REMEMBER, theirs was a love story before mobile phones, Sukhwinder Singh a.k.a. Mithu says. A love story over landlines and letters, between an 18-year-old boy from a village in Ludhiana and a 19-year-old beautician from Maple Ridge in British Columbia, Canada; between a boy who barely knew English, and a girl who struggled to write Punjabi. A love story that lasted six years, and a married life that ended in a month — when Jaswinder Kaur alias Jassi was murdered brutally by contract killers allegedly hired by her mother and uncle.
On January 24, Jassi’s uncle Surjit Badesha (74) and her mother Malkit Kaur (69) were extradited from Canada to finally face trial in a court at Sangrur.
Mithu had been left for dead in the attack in June 2000. He is 42 and a middle-aged farmer now. The 19 years of mourning, of fighting allegations brought by Jassi’s family, and rounds of court seeking justice for his wife have taken their toll. What he has clung on to, Mithu says, are Jassi’s memories.
“She used to write ‘I love you’ countless times in her letters. I still cannot pronounce it properly (he says it with ‘b’ for ‘v’). No one except me could read her tooti-footi (broken) Punjabi. She spoke Punjabi but wasn’t comfortable writing it. Still, she would write it because I hardly knew English.” The two exchanged around 250 letters, he says.
In all, 14 people were booked, on charges of murder, kidnapping and attempt to murder. While the extradition of Badesha and Malkit had been pending, 12 faced trial and seven — Anil Kumar, Ashwani Kumar alias Ashu, Gurwinder Singh, Hardev Singh (Badesha’s cousin), Gursharan Singh, Inspector Joginder Singh and Darshan Singh (Badesha’s son’s father-in-law) — were convicted in 2005. Later, Gurwinder, Hardev and Gursharan were acquitted by the High Court. Then, in 2015, the Supreme Court acquitted Darshan but upheld life imprisonment of three others, including Joginder. They are now in jail.
He still remembers the first time he met Jassi, Mithu says. Jassi’s mother’s native village is Kaunke Kosan, in Ludhiana, the same as Mithu’s, and she would visit at least once a year. One day in the winter of 1994, both Jassi and Mithu boarded the same tempo going to the village. Jassi, then 19, was with her mother and maternal aunts. Her three maternal uncles, including Badesha, live in Canada and own blueberry farms.
He and Jassi couldn’t take their eyes off each other, Mithu says. “Jassi was different from other girls. I murmured to my friend, ‘I don’t know who this girl is but I won’t be able to live without her’.” After getting off the tempo, he claims, Jassi handed him a slip with ‘I love you’ written on it.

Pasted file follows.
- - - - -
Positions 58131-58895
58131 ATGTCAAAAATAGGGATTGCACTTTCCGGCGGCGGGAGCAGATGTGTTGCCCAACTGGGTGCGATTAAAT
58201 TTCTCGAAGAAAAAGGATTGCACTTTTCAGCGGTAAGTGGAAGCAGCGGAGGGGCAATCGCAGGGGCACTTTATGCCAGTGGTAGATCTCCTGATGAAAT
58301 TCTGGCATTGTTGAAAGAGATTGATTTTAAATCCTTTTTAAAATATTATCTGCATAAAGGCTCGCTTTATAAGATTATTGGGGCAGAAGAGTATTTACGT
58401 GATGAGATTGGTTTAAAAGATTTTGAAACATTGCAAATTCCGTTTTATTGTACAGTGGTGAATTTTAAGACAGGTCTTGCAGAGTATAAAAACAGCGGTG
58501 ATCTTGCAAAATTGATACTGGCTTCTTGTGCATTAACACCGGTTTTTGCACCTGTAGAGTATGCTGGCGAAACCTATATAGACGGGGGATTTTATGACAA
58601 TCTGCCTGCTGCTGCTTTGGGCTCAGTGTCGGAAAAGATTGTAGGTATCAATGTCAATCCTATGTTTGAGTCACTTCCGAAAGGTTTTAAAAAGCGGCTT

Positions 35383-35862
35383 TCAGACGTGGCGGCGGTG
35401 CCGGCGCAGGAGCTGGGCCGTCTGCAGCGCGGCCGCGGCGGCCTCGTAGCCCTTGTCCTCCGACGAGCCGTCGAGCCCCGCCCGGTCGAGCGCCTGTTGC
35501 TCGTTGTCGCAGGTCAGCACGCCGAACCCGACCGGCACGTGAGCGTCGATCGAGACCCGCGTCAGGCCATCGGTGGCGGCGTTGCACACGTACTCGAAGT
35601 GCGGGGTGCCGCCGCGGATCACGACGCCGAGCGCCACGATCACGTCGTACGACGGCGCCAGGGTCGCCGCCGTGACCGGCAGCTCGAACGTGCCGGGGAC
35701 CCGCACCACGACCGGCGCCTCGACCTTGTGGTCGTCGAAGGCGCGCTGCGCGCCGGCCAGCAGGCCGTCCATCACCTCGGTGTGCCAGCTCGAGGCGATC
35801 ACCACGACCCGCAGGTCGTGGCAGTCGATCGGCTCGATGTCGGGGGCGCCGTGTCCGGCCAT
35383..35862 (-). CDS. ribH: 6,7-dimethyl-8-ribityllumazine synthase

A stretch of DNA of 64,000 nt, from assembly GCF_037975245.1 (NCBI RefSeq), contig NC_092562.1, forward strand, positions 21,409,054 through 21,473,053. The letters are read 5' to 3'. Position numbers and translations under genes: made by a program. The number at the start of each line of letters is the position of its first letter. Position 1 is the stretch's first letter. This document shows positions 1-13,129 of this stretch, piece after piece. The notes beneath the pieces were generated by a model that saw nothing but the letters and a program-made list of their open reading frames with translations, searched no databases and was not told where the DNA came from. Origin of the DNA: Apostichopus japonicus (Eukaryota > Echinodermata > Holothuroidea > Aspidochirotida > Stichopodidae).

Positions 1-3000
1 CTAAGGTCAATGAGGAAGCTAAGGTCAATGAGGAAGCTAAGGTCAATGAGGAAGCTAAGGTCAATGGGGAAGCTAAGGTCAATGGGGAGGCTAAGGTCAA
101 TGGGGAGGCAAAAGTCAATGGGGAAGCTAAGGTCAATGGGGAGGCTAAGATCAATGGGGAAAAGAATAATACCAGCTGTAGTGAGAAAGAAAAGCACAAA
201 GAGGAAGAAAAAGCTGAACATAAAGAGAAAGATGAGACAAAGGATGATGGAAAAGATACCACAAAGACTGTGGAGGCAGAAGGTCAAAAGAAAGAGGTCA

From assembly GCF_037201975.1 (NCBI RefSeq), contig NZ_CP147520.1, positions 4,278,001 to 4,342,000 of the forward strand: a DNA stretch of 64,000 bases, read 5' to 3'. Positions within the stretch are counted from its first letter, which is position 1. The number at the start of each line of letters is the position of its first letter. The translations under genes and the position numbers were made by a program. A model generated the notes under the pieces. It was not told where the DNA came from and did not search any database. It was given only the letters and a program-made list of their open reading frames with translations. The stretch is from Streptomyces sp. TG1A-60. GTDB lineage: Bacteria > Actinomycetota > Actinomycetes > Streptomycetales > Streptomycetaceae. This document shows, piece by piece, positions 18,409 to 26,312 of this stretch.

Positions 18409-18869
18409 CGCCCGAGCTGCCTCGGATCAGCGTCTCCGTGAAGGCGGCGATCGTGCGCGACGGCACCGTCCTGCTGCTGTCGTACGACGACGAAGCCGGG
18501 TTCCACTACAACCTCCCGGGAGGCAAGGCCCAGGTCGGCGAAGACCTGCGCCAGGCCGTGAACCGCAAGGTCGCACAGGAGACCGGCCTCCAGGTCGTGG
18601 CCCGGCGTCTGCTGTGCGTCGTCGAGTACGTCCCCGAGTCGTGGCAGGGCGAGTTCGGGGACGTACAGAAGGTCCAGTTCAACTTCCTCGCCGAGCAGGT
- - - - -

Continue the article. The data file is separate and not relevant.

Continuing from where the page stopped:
A tall, slim, fair girl, with long hair and a sharp nose, Jassi loved dressing up, in both bright salwar-suits and jeans. Mithu, 18, was a tall, well-built, handsome youth. Having dropped out of school after Class 12, he had become a kabaddi player.
With Badesha’s house located behind Mithu’s in the village, they were soon meeting each other and stayed in touch even when Jassi went back to Canada. “She would call from Canada on the landline phone of my friend. We would celebrate each other’s birthdays with our friends,” Mithu says.
In 1999, Jassi came to India and the two got married at a gurdwara on March 15. She returned to Canada soon after, only to return in May 2000 after Badesha filed an FIR against Mithu alleging he had kidnapped Jassi and married her forcibly. Jassi recorded her statement in a court on May 12, freeing Mithu of the charges.
Less than a month later, on June 8, the couple were attacked at Narike, the maternal village of Mithu in Sangrur.
Recalls Mithu, “We were not staying at our home due to the constant fear of an attack. Jassi insisted on going out that evening. She bought bangles, lipstick, earrings and flowers for her hair. We were on our way back after eating out, when we were attacked. They tried to hit me with a rod but it hit Jassi instead. She fell from the scooter we were on.”
As the men hit him, that was the last time he heard Jassi’s voice, Mithu says. “She was pleading, ‘Don’t hit him’.”
Thinking Mithu was dead, the men took Jassi to a farmhouse near village Bulara of Ludhiana. According to police, the contract killers had been hired by Inspector Joginder. They reportedly called up Jassi’s mother to tell her that Mithu was dead and to make her speak to Jassi. Police say Jassi told her mother she would expose her, and the mother ordered the killers to finish her too. Her throat was slit, her breasts and head were hit and her body dumped in a drain.